Auburn offense switches gears in practice
AUBURN – The tempo was faster, the coaches were loudly demanding perfection and Auburn offensive coordinator Tony Franklin was even running pass routes to show his players how it’s done.
The 20th-ranked Tigers are trying to shake up an offense ranked among the nation’s worst.
“It felt like we were in two-a-days all over again out there,” receiver Rod Smith said after Tuesday’s practice. “It’s a good thing. I definitely think we need that as a team, to light a fire under us. Something needs to be done to get this offense going, just get the whole team going back in the right direction. Something has to be done.”
The Tigers (4-2, 2-2 Southeastern Conference) are trying to fix an offense that has oscillated between old-style smashmouth and spread offense finesse, prompting some players to express confusion after a 14-13 loss at No. 13 Vanderbilt.
Smith said Franklin warned players before the game “the old Troy guy’s back,” and coaches had receivers running routes several times until they got them perfectly and showing a more in-your-face style. Franklin even offered demonstrations personally.
Auburn hasn’t been able to reprise the fast-paced, productive spread offense Franklin ran the past two seasons with the Troy Trojans.
Quarterback Kodi Burns said the Tigers spent Tuesday “learning a lot of the basics back over again,” working more on the things they have excelled at and scrapping a few they haven’t.
“All you’re really going to see is a little more basic offense and us executing things a lot better,” Burns said.
The defensive players didn’t need to see the difference in practice. They could hear it from more vocal, intense offensive coaches.
“Everybody turned around looking, ‘What’s going on?'” defensive tackle Tez Doolittle said. “I see everybody getting down and running plays real quick and fast. Just a lot of noise out there today.”
Coach Tommy Tuberville didn’t rule out a switch in starting quarterbacks, but said Chris Todd and Burns would both play Saturday against Arkansas.
Neither has been able to jump-start an offense ranked 104th in total yards and 103rd in scoring and passing.
“We are our worst enemy in terms of penalties,” Tuberville said. “We have cut back on the turnovers. We’ve just got to be a better machine in terms of having a lot more consistency. It’s going to come. It’s going to happen. We’re all waiting for it to happen. It needs to happen like it does in practice sometime, but sometimes we just haven’t carried from the practice field to the game field.”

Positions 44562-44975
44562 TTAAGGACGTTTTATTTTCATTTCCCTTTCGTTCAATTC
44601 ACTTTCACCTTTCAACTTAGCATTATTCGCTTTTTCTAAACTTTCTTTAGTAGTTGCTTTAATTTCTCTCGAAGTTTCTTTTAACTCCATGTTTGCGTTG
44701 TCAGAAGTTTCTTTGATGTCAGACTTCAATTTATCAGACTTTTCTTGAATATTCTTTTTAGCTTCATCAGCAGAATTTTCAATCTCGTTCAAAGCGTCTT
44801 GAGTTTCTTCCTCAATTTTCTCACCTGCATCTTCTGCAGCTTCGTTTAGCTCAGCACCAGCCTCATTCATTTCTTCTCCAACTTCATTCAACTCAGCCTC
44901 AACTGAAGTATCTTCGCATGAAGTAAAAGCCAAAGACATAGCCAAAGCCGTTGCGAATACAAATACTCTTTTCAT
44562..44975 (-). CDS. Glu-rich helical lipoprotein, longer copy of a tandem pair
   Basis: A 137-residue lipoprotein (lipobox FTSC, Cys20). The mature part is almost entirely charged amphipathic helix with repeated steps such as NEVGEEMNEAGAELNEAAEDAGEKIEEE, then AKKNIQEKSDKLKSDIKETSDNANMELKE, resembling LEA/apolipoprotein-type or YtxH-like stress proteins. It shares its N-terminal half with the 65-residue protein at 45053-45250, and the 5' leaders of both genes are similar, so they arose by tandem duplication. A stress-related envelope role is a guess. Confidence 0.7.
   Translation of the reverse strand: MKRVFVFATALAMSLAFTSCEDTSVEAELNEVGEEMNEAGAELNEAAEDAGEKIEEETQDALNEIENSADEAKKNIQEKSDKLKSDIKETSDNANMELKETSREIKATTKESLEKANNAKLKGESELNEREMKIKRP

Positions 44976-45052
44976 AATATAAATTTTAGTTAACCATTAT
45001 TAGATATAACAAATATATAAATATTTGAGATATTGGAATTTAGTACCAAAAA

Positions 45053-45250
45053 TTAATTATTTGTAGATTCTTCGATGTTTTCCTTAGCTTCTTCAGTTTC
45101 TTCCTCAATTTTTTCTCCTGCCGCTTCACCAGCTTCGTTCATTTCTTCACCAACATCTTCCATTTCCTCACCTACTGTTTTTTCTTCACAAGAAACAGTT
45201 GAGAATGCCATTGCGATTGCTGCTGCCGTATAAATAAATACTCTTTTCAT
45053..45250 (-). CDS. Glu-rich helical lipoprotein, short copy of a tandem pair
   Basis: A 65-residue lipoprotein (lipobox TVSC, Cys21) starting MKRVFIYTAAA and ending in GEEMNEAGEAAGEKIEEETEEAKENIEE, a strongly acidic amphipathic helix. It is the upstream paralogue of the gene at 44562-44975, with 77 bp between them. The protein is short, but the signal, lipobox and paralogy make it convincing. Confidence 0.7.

The offense looked like vintage Auburn when it started the Vandy game with 14 consecutive running plays. Then the Tigers went back to more of the new-look spread offense, leading some players to wonder aloud: Why?
The Tigers have had mixed results with both styles. Those 14 rush plays netted 82 yards, but Ben Tate was stopped from the Vanderbilt 1 line on third and fourth downs. The passing game produced 98 yards and two first-quarter touchdowns, one set up by an interception in Vandy territory.
Auburn wound up averaging only 2.5 yards on 44 runs. Not surprisingly, the early game switch still had the tailbacks and linemen nostalgic for days past.
“We came out in the first quarter and rushed for about 100 yards and looked like the Auburn of old,” center Ryan Pugh said. “We got our confidence going and then all of a sudden we completely go away from it. As a player, it’s frustrating. As someone watching the game, I’m sure it’s frustrating. To come out like that and then come out and lay an egg in the second quarter and the second half is really embarrassing on offense.”
Tate was a little mystified, too. He finished with 27 carries for 108 yards, his first 100-yard game since the season opener.
“It felt really good,” Tate said. “The offensive line was loving it. We were loving it. I’m pretty sure the fans were loving it. We were marching right down the field. It was good overall.”
What happened after that? “I don’t know. I couldn’t have an answer for that.”
Tuberville said it’s simple: Auburn is just aiming for some balance like always.
“We’re a football team that wants to throw it, we want to run it, we want to be physical,” he said. “But we also need to finesse people, as we did in every offense we’ve had the last 10 years — it’s just that we’re going in a different direction in terms of how to achieve it.”